David Price launched d:class automotive interiors in 2005 in a small garage with only enough space for one car. Today, he employs a staff of 16 people who build interiors for some of the rarest vehicles in the world – so rare his trimmers must sign Non-Disclosure Agreements (NDAs) to even see them.
From classic mods to hypercars, David and his team do it all. They even collaborate with automakers to design prototypes for cars that haven’t even been released yet.
His come-up story is a testament to how far someone can go in this industry if they’re willing to learn, put in hard work, and take a few calculated risks.
We recently chatted with David about his path to success and his views on the craft. Let’s meet the trimmer…
Name: David Price
Shop: d:class automotive interiors
Number of Employees: 16
Location: Chobham, Surrey, England
Tell us about how you launched d:class automotive interiors and how it grew to be so large.
I started d:class automotive ltd in 2005. I was made redundant when the trimming company I learnt from closed, so I decided with 7 years of experience I would give it a go on my own and see what happened.
I knew how to do the job, but knew nothing about business. I shared a unit with a friend with 1 car space and I had 1 employed member of staff, and we started working on modified cars. With the recession in 2008, we switched to the classic and luxury car market, which saw us grow dramatically. We then moved to a larger workshop to take on the extra work, employed new trimmers who were qualified, as well as apprentices. We then got involved with car manufacturers carrying out prototype work for new models, which followed by us getting into the supercar and hypercar market as well.
A few well-timed moments, the odd risky business decision, which paid off. Key staff, as well as some good old-fashioned hard work, has put us into the larger business we have today.
You mentioned that you had 7 years of auto upholstery experience before venturing out on your own. How did you learn the craft?
I learnt the trade at a local trimming company where the owner had gained all of his knowledge working at Wood and Pickett, AC Autocraft and Panther Cars before starting his own business.
As he was an old-school trimmer, he knew how to do everything from making convertible tops, carpets and seats from scratch. I started as an apprentice, learning how to strip cars, learning how to pattern and sew, to then fitting plus learning how to fit convertible soft tops. All of this knowledge he passed onto me, as well as my urge to learn as much as I could.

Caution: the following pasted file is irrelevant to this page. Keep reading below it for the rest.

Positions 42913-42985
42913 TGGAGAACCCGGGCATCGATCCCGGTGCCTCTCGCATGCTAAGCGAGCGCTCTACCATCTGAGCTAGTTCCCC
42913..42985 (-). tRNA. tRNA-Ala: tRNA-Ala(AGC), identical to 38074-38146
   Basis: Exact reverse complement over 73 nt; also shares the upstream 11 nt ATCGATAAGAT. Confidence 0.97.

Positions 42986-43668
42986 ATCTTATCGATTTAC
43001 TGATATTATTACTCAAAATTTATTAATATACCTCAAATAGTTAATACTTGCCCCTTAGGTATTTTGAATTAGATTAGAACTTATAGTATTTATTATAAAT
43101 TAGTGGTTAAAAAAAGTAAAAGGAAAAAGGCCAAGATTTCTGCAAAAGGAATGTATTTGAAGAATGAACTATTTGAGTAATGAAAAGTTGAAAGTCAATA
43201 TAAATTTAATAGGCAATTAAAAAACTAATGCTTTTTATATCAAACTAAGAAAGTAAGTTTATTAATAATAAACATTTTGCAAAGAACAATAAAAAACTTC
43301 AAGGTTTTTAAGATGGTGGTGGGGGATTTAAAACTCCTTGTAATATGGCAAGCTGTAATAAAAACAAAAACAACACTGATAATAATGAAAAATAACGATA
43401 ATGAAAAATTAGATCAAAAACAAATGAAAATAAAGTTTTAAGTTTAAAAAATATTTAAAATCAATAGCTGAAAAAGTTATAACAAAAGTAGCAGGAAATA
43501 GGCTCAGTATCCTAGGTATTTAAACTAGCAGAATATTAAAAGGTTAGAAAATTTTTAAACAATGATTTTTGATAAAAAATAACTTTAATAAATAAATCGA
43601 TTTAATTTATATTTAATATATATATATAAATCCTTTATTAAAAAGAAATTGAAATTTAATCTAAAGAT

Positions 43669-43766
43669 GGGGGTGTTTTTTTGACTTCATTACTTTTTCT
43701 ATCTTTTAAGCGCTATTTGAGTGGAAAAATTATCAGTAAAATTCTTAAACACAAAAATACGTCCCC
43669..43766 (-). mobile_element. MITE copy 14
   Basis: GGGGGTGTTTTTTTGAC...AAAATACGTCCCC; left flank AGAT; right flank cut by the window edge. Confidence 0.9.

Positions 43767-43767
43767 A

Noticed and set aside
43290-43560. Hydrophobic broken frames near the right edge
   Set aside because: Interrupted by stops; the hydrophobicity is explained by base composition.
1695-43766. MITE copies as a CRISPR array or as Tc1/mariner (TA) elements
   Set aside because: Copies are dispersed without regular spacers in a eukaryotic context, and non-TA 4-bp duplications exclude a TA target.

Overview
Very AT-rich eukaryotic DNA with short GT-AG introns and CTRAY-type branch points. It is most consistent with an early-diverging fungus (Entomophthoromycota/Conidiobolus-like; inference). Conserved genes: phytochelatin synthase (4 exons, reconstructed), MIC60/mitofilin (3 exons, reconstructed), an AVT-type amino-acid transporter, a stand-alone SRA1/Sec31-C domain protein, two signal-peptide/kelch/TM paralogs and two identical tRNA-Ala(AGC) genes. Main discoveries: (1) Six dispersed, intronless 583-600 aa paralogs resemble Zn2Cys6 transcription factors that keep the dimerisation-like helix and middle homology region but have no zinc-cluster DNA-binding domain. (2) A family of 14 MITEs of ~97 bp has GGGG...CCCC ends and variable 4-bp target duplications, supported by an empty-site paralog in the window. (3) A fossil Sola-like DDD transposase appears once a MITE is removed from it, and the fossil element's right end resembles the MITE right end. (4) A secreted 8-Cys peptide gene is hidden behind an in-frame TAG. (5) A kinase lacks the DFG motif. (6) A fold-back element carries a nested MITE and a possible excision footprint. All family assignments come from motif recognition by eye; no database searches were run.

Does your shop specialize in a certain type of vehicle or aspect of the craft?
We work on everything from classic cars to supercars and hypercars. We are the higher-end of the marketplace and also work with car manufacturers, creating development interiors and bespoke creations. We specialise mostly in McLaren and Mercedes, but we work on all sorts of car brands. We are fortunate that we can cater for every element of a car interior.
What’s one tool or piece of equipment that you’re just dying to own?
I would love to have a CNC material cutting machine with full camera scan for imperfections, it would save us a bunch of time.
What concerns, if any, do you have about the auto upholstery industry?
That the future of the car industry is making it very hard to change anything on cars without it affecting safety systems and how trim is put back together with all these onetime clips and cheap plastics. The requirements for computer software to turn off warning lights once some items are removed from the cars and to test systems is now a requirement to work on anything modern. This will never have an effect on the older cars of course, and I’m thankful that we get to work in that market sector as well. I also believe that some of the materials that are made today just don’t last how they used to, but that will keep us all busy.
What advice would you offer a young trimmer just starting their career?
Have patience and look at the long-term goal. This isn’t an industry that is overloaded with people and there is always more work than there are trimmers, so sticking with it and knowing you will have a life skill and be busy for life should be an important consideration.
I remember when I started, I had friends earning more than me and sometimes I questioned the quicker way to earn more but I am glad I stuck with it as now I have some of the most incredible memories of work we have carried out, cars that we have worked on that are so rare some people haven’t even seen one, and as a true petrol head being around cars should be the greatest fun you can have. It should be more than just a job!
What future plans do you have for your company?
To complete the refurbishment of our workshops to create a true one-stop-shop with full immersive experience from the moment of the owner’s car being dropped off to until the point they collect.
Also, to create more online content of what we do and how we do it. The owner shouldn’t just think that trimming a car should be like any other job. We create interior art and that should be shared and make them a part of it and show we care.
What has been your proudest moment since opening your shop?
My proudest moment in business, other than still being in business since 2005, is that we are responsible for trim work for some of the biggest car collections and important, most valuable cars in the world and the owners don’t even know we have done them. Unfortunately, in today’s world of NDAs with the companies we work with, we don’t get the opportunity to say we were responsible for that, but we can be proud that the reaction these cars get across the world of social media gives us a massive sense of pride and achievement. Some of these cars are worth millions already. Maybe one day we will get to break the silence.